U.S. Attorney Preet Bharara has made it his mission to root out corruption in New York State government. (Getty Images)

Donald Trump won neither New York State nor Erie County in last month’s presidential election, but he did something Wednesday that all residents of this state can support: He asked U.S. Attorney Preet Bharara to stay on the job.

Bharara agreed.

The federal prosecutor has been the scourge of New York’s infamously corrupt government. He has made a difference in Albany, winning convictions this year against the former speaker of the Assembly, Sheldon Silver, and the former majority leader of the Senate, Dean Skelos. Both are appealing their convictions and the substantial prison sentences they drew. And Bharara has cases still pending, at least one involving Erie County.

Yet, it was no sure thing Bharara would continue in his post after January’s inauguration of the new president. U.S. attorneys are appointed by the president and Bharara is a Democrat, appointed by President Obama in 2009. These prosecutors expect to be replaced when a new president takes office, especially when the new chief executive is of the other party.

And while there may have been a likelihood that Bharara would want to continue his mission of cleaning up state government – he is said to harbor political ambitions, himself – there was no guarantee he would stay on.

To the good fortune of New Yorkers who want to improve their state’s rotten reputation for rank, egregious corruption, the Republican Trump asked Bharara to continue his work, and Bharara readily agreed. The only people who could be upset are those who have attracted Bharara’s professional gaze.

Those people include several who are associated with the Buffalo Billion, Gov. Andrew M. Cuomo’s ambitious and effective program to reignite the economy of Western New York. In a sweeping investigation that took in projects in Buffalo and Syracuse and whose targets had links to Cuomo,

Bharara’s office filed felony charges in September and followed up last month with indictments.
Those indicted include three executives of LPCiminelli, the Buffalo contracting company working on the RiverBend project in South Buffalo; former SUNY Polytechnic Institute President Alain Kaloyeros; Cuomo friend and confidante Joseph Percoco; and Todd Howe, a lobbyist connected to Cuomo. Howe has already pleaded guilty and is cooperating in the investigation. The other suspects have pleaded not guilty.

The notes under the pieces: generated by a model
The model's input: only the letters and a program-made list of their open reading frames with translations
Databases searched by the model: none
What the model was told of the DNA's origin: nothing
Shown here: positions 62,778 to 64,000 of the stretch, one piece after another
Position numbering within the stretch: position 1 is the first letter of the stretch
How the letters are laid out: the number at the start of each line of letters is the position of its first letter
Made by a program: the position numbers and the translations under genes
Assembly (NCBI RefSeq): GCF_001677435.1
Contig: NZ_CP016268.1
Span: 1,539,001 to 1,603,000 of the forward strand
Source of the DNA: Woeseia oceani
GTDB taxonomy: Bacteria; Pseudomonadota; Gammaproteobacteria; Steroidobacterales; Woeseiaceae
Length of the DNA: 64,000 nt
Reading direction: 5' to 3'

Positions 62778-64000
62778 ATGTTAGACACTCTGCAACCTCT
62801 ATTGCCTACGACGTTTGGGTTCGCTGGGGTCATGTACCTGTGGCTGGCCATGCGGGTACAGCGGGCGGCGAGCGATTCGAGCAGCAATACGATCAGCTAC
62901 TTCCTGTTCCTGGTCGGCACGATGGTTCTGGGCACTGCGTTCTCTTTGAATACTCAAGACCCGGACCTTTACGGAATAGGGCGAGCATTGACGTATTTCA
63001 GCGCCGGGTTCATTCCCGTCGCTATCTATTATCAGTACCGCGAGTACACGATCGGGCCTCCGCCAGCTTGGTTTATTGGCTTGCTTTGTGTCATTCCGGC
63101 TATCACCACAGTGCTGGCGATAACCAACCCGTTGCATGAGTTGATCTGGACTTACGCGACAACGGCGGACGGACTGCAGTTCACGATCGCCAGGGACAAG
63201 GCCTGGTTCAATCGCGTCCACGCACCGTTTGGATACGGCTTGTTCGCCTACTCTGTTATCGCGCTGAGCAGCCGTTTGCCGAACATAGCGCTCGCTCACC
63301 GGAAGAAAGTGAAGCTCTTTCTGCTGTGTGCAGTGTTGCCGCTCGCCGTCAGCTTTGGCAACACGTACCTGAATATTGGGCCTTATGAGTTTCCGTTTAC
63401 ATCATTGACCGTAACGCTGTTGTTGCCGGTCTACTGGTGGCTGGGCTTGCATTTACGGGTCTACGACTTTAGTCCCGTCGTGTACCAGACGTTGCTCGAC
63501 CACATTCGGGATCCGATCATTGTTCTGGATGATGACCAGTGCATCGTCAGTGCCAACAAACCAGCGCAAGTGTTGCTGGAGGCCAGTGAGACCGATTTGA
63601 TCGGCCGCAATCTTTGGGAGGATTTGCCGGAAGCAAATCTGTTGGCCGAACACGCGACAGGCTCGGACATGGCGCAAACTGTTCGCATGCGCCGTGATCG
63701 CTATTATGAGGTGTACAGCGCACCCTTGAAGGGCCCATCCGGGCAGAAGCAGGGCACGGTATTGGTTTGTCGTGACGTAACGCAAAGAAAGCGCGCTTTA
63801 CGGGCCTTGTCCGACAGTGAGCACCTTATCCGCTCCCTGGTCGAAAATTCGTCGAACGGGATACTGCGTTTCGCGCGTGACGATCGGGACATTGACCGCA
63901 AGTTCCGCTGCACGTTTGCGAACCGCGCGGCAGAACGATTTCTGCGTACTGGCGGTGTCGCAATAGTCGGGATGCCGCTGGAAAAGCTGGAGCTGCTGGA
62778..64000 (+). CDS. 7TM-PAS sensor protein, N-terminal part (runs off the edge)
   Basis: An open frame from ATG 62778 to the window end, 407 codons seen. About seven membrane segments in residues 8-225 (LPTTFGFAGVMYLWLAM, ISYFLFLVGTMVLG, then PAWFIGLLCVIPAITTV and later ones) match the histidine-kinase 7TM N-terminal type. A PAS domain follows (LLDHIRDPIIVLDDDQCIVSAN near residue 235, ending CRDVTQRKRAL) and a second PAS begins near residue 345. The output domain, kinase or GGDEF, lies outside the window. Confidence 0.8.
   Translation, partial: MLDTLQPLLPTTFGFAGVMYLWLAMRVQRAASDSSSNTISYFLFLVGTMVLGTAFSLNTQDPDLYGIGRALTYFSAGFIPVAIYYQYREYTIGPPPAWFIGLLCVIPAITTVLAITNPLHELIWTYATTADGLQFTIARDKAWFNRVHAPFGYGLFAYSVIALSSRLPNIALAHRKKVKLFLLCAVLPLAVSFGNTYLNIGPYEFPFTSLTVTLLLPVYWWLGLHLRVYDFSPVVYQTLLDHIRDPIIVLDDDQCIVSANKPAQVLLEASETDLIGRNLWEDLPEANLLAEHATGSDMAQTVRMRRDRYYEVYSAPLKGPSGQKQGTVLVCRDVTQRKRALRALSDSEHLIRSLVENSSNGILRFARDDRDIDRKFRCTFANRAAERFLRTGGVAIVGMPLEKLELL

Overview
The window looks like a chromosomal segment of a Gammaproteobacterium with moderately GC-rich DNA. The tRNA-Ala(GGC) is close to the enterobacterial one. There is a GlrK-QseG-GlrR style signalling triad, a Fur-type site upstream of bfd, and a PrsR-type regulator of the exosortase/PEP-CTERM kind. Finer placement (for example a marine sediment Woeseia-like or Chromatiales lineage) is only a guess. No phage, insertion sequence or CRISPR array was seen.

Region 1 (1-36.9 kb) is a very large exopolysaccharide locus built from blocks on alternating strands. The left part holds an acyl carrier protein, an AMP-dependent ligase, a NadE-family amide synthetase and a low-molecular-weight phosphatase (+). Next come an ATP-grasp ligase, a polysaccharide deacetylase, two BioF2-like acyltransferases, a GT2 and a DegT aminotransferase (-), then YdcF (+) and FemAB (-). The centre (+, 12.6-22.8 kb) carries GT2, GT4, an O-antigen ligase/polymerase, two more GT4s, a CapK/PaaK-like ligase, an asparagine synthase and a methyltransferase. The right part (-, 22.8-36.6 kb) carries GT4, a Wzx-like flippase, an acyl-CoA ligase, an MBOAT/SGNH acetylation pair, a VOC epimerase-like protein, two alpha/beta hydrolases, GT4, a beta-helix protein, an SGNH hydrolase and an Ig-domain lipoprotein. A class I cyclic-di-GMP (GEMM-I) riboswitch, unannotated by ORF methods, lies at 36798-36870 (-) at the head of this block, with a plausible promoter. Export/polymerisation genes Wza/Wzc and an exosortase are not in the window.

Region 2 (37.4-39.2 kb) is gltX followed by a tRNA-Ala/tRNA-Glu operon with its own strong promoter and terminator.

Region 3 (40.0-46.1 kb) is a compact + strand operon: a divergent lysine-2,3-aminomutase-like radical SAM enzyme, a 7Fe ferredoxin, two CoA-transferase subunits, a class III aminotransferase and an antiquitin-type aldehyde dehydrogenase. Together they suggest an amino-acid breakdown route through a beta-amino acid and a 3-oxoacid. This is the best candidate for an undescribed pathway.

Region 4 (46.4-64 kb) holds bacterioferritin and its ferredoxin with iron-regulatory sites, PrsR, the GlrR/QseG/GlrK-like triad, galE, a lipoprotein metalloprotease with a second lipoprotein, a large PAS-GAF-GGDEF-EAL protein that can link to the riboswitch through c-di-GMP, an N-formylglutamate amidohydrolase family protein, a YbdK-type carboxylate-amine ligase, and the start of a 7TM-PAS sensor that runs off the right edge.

A change in leadership of the prosecutor’s office could easily have compromised those cases and could have interfered with any other investigations that may be – and probably are – underway.

Outside of New York State government, the announcement that Bharara would remain in his post drew cheers. Sen. Charles E. Schumer, the incoming Senate minority leader, said Trump asked him about Bharara, who once worked in the senator’s office. “I am glad they met and am glad Preet is staying on. He’s been one of the best U.S. attorneys New York has ever seen,” Schumer said.

Blair Horner of the New York Public Interest Research Group, a watchdog organization, was succinct. “Hallelujah,” he said.

We concur. Corruption is woven into the fabric of state government. The greed and self-dealing have been at a level unseen in most other states. Albany has repeatedly demonstrated its unwillingness to change on its own. Bharara is the person who has been needed and it’s a relief that he will continue his essential work.

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